Thanks for sharing your experiences on the other side of this — really helps drive home how frustrating this is for an employee who genuinely wants to improve. I would never say something like “I don’t know what you need to do to fix this, but you just need to fix it!”, but I’d probably end up saying something equally unhelpful like “It seems like maybe X isn’t getting done? It would be great if you could focus a little more on that.” It’s much easier for me to be direct in writing when I have time to think and revise. When I’m trying to respond out-loud in real-time my brain defaults to polite suggestion mode.

  19. Jules*

    I actually like what my boss said today during our meeting, “We are not concentrating on the person, we are discussing the process.” When giving feedback, make it about the work and not about the person. Processes/delivery can be improved. People are people, they are who they are. By sticking to the work and not the person, there is a better tendency for the person to listen and improve vs. defensive/(s)he is gunning for me.

  20. Ms Enthusiasm*

    What a great letter and response! I agree so much that it can be really hard to know what to do about those “little issues”. Sometimes it seems like the best thing to do is to let them go, but as you said then they turn into big issues. I think there is a huge problem with managers not wanting to be perceived as a micro-manager – which might mean to them to let little things go. We have that issue now on my team with a new employee. He went on and on about how his previous boss was a micro-manager. And now we can see why, he is awful. He really needs someone to stay on top of him all the time. I think most managers don’t want to do that but I also think there is a fine line. How do you stay on top of the “little things” without becoming the dreaded micro-manager?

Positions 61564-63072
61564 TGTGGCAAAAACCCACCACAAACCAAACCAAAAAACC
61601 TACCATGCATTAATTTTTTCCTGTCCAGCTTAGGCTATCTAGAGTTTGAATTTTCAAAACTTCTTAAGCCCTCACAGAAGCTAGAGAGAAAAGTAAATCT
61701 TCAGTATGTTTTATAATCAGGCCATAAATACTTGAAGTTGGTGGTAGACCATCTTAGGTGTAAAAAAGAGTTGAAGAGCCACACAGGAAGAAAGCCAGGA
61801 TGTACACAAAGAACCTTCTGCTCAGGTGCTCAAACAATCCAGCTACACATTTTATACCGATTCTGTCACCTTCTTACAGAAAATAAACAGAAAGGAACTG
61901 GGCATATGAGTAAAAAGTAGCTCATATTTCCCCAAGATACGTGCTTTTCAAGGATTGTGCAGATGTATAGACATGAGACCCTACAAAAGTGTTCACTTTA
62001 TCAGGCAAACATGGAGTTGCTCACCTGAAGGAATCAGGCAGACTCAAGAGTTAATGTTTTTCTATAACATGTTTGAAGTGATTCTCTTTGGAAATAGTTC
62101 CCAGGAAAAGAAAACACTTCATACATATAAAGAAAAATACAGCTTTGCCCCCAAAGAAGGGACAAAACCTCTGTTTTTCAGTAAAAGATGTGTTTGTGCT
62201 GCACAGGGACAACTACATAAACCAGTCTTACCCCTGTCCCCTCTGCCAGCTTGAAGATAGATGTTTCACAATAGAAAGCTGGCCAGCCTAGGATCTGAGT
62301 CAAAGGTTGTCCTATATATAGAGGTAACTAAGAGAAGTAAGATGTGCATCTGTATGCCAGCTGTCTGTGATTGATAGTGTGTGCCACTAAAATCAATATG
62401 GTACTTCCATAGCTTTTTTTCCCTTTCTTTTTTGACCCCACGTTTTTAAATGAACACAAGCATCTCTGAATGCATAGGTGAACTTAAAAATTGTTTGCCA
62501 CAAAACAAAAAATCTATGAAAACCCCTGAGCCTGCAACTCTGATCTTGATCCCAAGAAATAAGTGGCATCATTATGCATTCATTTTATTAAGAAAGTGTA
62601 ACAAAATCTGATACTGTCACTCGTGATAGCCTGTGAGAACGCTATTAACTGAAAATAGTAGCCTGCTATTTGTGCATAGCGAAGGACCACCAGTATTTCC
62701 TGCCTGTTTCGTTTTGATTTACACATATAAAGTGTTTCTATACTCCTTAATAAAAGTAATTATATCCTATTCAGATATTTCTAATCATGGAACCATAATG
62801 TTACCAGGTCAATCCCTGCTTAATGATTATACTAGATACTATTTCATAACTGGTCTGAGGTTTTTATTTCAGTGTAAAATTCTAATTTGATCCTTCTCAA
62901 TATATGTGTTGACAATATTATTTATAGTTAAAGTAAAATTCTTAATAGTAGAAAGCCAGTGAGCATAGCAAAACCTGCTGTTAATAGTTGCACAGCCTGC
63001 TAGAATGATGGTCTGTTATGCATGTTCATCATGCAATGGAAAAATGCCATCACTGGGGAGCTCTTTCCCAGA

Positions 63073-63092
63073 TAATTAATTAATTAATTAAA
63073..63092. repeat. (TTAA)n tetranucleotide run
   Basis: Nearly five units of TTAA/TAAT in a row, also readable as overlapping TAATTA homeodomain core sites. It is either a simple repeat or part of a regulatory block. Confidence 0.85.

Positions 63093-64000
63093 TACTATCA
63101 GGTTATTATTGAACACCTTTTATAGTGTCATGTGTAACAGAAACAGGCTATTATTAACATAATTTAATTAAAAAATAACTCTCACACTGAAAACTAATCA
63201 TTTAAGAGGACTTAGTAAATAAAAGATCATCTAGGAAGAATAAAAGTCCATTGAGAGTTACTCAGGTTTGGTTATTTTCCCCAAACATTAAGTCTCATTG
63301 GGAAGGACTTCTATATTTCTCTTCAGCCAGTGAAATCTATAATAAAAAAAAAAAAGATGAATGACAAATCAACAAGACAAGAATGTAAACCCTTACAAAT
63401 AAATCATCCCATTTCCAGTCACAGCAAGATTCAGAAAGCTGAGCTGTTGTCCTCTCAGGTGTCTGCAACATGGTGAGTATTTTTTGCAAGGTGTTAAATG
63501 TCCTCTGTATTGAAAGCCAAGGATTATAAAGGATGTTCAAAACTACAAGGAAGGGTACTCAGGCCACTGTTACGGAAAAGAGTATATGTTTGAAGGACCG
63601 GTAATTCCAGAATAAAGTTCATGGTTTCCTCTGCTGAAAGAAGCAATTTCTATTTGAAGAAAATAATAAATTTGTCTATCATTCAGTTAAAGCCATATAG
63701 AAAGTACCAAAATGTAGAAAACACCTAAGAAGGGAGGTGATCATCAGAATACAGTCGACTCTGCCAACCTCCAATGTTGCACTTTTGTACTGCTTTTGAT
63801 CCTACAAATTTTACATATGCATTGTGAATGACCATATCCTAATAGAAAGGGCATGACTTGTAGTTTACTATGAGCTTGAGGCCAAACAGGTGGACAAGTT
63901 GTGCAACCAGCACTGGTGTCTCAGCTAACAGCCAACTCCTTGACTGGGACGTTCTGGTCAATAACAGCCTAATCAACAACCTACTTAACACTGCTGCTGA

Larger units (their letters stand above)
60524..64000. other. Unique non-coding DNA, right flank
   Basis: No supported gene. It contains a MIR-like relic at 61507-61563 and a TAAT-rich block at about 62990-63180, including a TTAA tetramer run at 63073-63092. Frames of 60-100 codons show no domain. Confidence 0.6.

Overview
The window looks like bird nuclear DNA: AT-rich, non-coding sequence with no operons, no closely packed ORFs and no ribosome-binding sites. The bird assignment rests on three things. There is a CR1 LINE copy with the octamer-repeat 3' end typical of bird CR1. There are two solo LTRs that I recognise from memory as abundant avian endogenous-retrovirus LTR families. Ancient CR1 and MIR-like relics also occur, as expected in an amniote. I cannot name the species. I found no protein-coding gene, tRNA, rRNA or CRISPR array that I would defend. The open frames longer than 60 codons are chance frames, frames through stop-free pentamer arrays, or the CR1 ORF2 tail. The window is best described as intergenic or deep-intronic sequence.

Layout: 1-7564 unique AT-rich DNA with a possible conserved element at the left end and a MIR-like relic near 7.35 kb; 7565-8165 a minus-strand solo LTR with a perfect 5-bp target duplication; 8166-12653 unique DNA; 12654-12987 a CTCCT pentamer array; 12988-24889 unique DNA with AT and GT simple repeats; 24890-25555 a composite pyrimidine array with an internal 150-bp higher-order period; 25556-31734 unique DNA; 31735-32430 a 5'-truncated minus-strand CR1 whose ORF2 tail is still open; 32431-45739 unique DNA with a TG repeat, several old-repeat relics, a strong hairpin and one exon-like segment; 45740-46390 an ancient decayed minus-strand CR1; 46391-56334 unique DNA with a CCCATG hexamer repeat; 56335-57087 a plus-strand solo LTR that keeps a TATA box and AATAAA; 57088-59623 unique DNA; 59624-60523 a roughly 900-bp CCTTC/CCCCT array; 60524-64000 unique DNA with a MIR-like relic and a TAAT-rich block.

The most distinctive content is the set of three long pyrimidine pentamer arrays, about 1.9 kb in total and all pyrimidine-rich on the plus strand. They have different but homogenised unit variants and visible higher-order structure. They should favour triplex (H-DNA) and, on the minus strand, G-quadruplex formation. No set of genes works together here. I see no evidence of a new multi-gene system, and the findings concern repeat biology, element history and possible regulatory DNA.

1. cat*

      What I used to do for my boss was put together a status report – essentially an Excel spreadsheet detailing in a few words every project I’m working on, the actions taken in the previous week and what I planned to do on it in the next week. I also had a column for key dates. I reviewed this with him every Friday in our 1:1s (though I generally didn’t walk him through it line by line – I more just briefed him on pain points and places where I needed his assistance or approval). He never asked me to put it together – I did it because he was new to the team and I wanted to be able to show him the workload and get him quickly up to speed on my projects. I did end up finding it very helpful for me as well because it served almost as a “To Do” list – I had one places where key details for everything I was working on lived and I could update as I took action throughout the week.

      I stopped keeping up with it because my boss got up to speed and we have a fantastic working relationship where I can just turn around and ask him any random questions and he can do the same to me, but sometimes I miss my status report just because it kept me very organized and on top of the “little things.” Maybe you could have your employee implement a similar report that you review with them on a regular basis?

  21. brightstar*

    I’m so happy this was posted as I’m a new supervisor who’s having to deal with a similar issue. Except the difficult conversation was last week and I feel like I could have handled it better. I worried that, despite it being about issues I’d addressed as soon as I noticed, it seemed to come out of nowhere.

    I’m working on a performance review of an employee who is having problems with extremely basic tasks. Such as keeping work that the entire office deals with sorted. As they are extremely well educated and performing in an entry level role, I get frustrated that things such as sorting are having to be explained more than one or two times. My manager has told me it is getting to the point of formal action. So, I’m asking for advice.